Adaptation Gap Report

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According to Adaptation Gap Report, the money being made available to developing countries for adaptation measures has been declining, and nowhere close to the scale of requirement.

About Adaptation Gap Report

  • It is annually published by the United Nations Environment Programme (UNEP) since 2014.
  • The aim of the reports is to inform national and international efforts to advance adaptation.
  • It provides an update on the global status and progress of the adaptation process across three elements: planning, financing, and implementation.
  • It complements the Emissions Gap Report series, and explores the implications of failing to close the emissions gap.
  • It is co-produced by the UNEP Copenhagen Climate Centre (UNEP-CCC) and the World Adaptation Science Programme (WASP).

Key findings of the report

  • It is estimated that adaptation costs will increase significantly by 2050 for most sectors, especially under high-warming scenarios.
  • The adaptation finance needs are 10-18 times as high as the current international public adaptation fund flows. 
  • The world countries must urgently cut greenhouse gas emissions and increase adaptation efforts to protect vulnerable populations. 
  • In 2021, funding by developed countries to developing countries for adaptation projects was 15% lower than the previous years.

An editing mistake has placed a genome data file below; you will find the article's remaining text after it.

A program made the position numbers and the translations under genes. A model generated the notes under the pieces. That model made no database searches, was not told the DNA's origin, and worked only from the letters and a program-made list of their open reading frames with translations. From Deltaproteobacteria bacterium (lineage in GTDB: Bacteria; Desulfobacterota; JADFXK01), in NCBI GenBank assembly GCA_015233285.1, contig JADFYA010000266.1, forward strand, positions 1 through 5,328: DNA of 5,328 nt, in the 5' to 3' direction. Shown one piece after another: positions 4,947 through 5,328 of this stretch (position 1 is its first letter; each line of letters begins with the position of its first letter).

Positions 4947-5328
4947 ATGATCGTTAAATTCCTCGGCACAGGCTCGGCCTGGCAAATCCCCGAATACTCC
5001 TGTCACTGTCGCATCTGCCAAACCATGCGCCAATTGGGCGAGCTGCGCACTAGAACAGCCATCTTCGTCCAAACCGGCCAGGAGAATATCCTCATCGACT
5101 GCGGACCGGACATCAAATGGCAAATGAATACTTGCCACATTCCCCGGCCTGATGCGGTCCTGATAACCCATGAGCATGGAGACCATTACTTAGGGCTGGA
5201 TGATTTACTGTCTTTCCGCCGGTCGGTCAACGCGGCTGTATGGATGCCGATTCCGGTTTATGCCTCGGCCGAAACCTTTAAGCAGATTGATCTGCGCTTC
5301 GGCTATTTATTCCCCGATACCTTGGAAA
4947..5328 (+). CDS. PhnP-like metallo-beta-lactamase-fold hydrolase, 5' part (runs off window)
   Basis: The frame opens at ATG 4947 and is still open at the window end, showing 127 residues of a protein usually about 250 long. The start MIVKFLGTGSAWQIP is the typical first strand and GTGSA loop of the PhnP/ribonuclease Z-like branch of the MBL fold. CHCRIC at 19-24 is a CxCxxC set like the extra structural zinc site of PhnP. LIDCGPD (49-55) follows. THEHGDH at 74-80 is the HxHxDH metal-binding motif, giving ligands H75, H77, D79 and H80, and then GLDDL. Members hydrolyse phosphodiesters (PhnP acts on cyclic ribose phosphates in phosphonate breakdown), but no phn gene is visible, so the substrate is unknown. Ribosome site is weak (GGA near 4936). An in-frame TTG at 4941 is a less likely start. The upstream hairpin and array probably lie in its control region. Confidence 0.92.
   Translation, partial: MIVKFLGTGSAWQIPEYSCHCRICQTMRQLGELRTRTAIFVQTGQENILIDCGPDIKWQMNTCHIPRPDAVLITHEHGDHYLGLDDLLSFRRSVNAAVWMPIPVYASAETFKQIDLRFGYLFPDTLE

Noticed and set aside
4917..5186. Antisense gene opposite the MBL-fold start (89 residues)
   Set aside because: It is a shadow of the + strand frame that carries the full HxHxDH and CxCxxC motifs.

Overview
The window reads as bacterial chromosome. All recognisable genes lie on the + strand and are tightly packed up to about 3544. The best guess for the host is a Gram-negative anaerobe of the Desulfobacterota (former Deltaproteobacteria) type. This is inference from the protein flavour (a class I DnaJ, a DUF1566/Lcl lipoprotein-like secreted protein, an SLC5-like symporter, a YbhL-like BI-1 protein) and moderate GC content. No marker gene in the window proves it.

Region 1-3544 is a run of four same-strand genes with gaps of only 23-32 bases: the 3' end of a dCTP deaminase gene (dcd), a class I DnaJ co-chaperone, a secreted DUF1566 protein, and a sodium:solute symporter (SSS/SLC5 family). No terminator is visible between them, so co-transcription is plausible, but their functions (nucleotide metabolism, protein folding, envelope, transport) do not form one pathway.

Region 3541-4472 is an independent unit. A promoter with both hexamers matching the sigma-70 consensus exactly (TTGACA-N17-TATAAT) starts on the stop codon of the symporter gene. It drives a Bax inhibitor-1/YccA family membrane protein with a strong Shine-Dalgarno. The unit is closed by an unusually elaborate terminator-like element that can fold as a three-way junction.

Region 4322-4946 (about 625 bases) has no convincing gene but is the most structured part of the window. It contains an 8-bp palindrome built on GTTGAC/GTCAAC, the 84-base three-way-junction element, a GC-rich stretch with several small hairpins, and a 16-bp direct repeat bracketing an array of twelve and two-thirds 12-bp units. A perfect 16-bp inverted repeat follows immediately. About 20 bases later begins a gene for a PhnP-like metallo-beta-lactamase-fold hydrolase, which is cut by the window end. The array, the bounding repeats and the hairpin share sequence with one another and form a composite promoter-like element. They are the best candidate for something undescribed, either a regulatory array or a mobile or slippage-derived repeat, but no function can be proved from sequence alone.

• It identifies seven ways to bridge the adaptation gap, which include an increase in international finance flows, and greater domestic mobilisation of resources.
  • Also it calls for a reform of global financial architecture, to ensure greater and easier access to finance for climate-related purposes from multilateral agencies the World Bank or the IMF. 

Q1) What is the United Nations Environment Programme?

It is a specialized agency of the United Nations system dedicated to addressing global environmental issues and promoting sustainable development. UNEP was established in 1972 and has its headquarters in Nairobi, Kenya. It acts as the principal voice for environmental matters within the United Nations.

Source: With little money being made available to developing nations for climate adaptation, we need at least ten times more: UN report